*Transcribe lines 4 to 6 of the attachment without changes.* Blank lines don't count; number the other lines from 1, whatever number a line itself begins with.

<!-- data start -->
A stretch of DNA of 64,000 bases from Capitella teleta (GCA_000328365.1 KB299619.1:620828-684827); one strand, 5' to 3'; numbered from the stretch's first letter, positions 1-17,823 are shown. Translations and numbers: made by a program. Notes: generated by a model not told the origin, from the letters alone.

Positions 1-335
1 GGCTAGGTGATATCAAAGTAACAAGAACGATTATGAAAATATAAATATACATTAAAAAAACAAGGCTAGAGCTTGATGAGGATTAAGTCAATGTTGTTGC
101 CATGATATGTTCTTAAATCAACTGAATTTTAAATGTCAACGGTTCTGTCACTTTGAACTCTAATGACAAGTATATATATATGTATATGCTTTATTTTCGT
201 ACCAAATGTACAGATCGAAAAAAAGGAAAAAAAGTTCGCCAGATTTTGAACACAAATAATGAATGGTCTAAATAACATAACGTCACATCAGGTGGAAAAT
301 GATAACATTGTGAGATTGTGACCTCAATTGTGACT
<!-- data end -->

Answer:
101 CATGATATGTTCTTAAATCAACTGAATTTTAAATGTCAACGGTTCTGTCACTTTGAACTCTAATGACAAGTATATATATATGTATATGCTTTATTTTCGT
201 ACCAAATGTACAGATCGAAAAAAAGGAAAAAAAGTTCGCCAGATTTTGAACACAAATAATGAATGGTCTAAATAACATAACGTCACATCAGGTGGAAAAT
301 GATAACATTGTGAGATTGTGACCTCAATTGTGACT